Millenia of farming
Humans have been farming in the UK for at least 6,500 years. Traditionally grazed habitats, such as heathland and grassland, may have already existed in forest clearings, exposed hill tops and coastal headlands. Others, such as arable fields, hedgerows and orchards, were created by people. Farmed land may not be as ‘natural’ as ancient woodland, but its importance for wildlife should not be understated.
Over the millennia, wildlife has moved into farmland to make the most of the habitat it offered. An abundance of seed from crops suited birds like finches and buntings, while the regular disturbance of the soil helped plants make the most of open conditions. Hedgerows replicated habitat on the edge of woodland, providing a combination of shelter, warmth and flowering plants. Old trees in orchards suited lichens and insects. Wildlife adapted and became reliant on the way we used the land.
Yet rapid changes in consumer tastes, growing urban populations and a dramatic decline in traditional farming methods in the mid-20th century have had a devastating impact on the wildlife that depends on farmland. According to the State of Nature report, 60% of farmland species are now in decline. Dependence on chemicals, a switch to winter wheat (meaning no seed-rich stubble is left overwinter), the destruction of hedgerows and the loss of untidy field corners and ponds, have degraded or destroyed the homes of a huge range of animals.
These changes have also impacted on the wider landscape. Once spaces were connected by hedges and patches of woodland and grassland, but with many of these gone wild spaces like nature reserves have become isolated. This has put more pressure on species that can no longer move freely across the landscape to feed and breed.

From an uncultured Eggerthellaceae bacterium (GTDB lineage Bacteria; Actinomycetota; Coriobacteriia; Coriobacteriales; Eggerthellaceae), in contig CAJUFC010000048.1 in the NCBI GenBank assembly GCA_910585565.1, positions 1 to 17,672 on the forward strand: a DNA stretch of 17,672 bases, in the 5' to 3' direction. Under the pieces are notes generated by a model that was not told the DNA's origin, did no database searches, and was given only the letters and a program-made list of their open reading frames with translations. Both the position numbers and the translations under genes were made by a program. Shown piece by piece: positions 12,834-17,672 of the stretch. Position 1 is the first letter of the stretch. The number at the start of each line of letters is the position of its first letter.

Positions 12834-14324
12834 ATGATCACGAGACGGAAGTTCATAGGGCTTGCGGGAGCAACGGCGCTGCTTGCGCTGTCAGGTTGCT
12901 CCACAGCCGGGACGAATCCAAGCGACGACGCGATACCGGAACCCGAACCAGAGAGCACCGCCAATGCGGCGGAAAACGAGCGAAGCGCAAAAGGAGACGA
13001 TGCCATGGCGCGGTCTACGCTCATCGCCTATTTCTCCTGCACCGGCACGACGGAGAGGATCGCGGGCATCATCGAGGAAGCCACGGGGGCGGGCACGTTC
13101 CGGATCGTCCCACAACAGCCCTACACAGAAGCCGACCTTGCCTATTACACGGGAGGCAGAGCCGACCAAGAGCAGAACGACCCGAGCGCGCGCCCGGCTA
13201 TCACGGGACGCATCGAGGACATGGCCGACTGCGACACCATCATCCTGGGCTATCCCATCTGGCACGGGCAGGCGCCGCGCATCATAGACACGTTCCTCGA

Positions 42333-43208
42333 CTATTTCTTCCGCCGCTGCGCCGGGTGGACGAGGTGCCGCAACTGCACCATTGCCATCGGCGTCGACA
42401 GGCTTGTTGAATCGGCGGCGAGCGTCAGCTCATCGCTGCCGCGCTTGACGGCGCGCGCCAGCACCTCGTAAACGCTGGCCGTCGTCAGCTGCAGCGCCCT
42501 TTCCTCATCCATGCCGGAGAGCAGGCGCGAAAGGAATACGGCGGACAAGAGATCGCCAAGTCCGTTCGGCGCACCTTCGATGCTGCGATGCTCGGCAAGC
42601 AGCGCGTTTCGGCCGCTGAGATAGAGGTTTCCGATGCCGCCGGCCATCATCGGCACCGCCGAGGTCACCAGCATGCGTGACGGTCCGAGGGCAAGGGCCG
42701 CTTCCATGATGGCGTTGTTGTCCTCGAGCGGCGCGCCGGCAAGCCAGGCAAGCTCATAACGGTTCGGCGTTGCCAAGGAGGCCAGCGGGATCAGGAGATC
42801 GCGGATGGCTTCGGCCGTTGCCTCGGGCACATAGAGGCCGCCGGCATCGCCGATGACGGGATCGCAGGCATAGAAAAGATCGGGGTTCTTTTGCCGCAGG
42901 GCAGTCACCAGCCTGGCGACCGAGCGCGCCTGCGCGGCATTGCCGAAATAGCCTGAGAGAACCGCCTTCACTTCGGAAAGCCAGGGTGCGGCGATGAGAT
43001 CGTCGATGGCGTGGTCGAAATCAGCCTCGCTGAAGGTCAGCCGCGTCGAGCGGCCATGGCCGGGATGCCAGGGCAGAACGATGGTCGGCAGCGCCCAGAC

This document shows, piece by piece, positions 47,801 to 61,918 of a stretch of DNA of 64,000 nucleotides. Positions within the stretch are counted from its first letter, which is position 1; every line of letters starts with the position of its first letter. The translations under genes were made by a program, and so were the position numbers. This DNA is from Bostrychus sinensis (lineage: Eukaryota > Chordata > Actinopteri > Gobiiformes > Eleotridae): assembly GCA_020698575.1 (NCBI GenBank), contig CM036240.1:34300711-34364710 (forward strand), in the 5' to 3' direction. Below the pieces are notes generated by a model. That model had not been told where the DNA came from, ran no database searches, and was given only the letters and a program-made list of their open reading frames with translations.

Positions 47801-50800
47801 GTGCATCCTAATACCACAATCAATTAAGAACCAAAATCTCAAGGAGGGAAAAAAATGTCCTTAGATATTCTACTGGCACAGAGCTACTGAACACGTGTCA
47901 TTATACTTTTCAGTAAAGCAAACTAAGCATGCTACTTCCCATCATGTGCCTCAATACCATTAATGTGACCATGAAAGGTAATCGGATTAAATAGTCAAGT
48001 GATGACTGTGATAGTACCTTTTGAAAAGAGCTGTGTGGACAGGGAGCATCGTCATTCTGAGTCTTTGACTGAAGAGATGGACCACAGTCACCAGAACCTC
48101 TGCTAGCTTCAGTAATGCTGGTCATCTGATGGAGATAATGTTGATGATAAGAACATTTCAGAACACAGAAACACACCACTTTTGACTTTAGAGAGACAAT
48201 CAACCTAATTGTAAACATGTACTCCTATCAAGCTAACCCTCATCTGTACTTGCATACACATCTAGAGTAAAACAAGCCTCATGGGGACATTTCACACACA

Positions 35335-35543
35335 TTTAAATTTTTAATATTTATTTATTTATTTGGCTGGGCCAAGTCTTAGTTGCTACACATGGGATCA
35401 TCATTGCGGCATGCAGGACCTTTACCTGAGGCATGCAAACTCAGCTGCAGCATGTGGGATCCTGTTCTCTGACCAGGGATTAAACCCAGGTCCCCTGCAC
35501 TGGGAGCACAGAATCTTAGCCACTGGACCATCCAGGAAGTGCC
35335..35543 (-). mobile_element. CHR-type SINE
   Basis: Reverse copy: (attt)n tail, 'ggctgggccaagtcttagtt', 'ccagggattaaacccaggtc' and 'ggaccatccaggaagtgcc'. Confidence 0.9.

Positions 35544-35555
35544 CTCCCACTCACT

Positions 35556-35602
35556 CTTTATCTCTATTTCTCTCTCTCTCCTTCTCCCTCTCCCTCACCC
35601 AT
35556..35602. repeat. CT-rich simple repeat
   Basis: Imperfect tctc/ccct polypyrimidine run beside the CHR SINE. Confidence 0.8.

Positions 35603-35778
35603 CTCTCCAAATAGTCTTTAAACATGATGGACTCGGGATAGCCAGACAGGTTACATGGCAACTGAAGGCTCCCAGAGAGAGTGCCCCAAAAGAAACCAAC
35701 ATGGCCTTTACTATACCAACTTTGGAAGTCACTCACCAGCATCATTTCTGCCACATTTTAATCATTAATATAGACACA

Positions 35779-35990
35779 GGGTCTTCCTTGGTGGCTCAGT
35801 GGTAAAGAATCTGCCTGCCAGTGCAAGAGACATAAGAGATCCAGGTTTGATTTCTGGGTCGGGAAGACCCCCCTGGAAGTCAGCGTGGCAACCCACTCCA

Hope in a bleak landscape
The picture is admittedly challenging. Huge expanses of modern farmland are drenched in chemicals and fertilizers that get into waterways and the surrounding land. But there are alternatives. Many farmers care about wildlife and run farms with wildlife conservation in mind (often supported by agri-environment payments). We need to support farmers that do this.
Community-supported agriculture (where consumers are closely linked to a farm and their food) has also emerged as a way of reconnecting people with the land. Some farms are managed to show how agriculture and wildlife can still co-exist happily. For example, on Lower Smite Farm, Worcestershire Wildlife Trust uses sensitive farming techniques. This includes growing a wide range of crop types, which provides wildlife with food and habitat throughout the year.
On such farms, new hedgerows have been planted and old ones brought back to life. The use of chemicals has been eliminated or reduced, and conservation headlands or margins are left in fields for the benefit of plants, farmland birds, beetles and other insects. Farmland covers around 70% of the UK. Our wildlife cannot survive in the remaining 30% alone. Wildlife-friendly farming needs to become mainstream.
How you can help
Across the UK, The Wildlife Trusts are working with landowners to ensure that farmland is managed in the best way for wildlife, while still providing a living to those who work the land. Many Wildlife Trusts provide guidance for farmers and landowners on wildlife-friendly measures and the supporting schemes offered by governments and assemblies.
Many Trusts also own or manage areas of farmland themselves. This benefits the livestock which is needed to manage other habitats and helps local wildlife. You can help support this work by joining the Wildlife Trust where you live.
Be curious about your food. If you live in the countryside or visit farmers' markets, talk to farmers about what they do for wildlife. If you like what you hear, support them by buying their produce and telling others. If you want to get stuck in yourself, join community supported agricultural schemes. You can also become involved in your local community orchard. Add your voice to those calling for sustainable agriculture.